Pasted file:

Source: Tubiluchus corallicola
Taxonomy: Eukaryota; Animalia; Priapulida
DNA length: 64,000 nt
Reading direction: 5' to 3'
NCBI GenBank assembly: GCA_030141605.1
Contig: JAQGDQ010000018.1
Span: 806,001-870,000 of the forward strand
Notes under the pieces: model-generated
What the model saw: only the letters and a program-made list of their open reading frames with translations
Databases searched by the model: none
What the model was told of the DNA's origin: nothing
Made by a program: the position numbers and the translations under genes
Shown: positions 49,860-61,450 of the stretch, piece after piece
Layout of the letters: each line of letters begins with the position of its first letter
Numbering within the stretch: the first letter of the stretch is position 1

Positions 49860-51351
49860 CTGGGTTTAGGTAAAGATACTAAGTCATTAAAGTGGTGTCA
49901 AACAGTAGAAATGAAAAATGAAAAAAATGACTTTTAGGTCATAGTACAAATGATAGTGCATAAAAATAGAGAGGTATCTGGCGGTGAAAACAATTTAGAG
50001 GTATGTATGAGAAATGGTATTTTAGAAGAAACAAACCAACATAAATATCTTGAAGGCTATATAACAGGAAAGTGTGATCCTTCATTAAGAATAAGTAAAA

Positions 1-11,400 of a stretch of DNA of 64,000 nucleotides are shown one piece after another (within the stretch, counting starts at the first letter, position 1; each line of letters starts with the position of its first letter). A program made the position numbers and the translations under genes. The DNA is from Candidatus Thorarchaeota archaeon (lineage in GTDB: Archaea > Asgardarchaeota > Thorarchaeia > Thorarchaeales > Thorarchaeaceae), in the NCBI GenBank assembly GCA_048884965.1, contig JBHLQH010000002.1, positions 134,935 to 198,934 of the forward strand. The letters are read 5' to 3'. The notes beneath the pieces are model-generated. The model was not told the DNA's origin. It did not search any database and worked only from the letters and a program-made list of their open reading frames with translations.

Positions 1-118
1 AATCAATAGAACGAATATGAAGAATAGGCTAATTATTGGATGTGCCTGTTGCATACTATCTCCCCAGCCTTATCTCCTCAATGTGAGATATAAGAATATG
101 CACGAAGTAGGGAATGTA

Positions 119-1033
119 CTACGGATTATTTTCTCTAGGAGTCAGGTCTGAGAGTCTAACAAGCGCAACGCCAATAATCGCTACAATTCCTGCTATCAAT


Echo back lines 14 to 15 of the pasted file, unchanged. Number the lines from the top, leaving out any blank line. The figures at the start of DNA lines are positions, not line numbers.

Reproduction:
Layout of the letters: each line of letters begins with the position of its first letter
Numbering within the stretch: the first letter of the stretch is position 1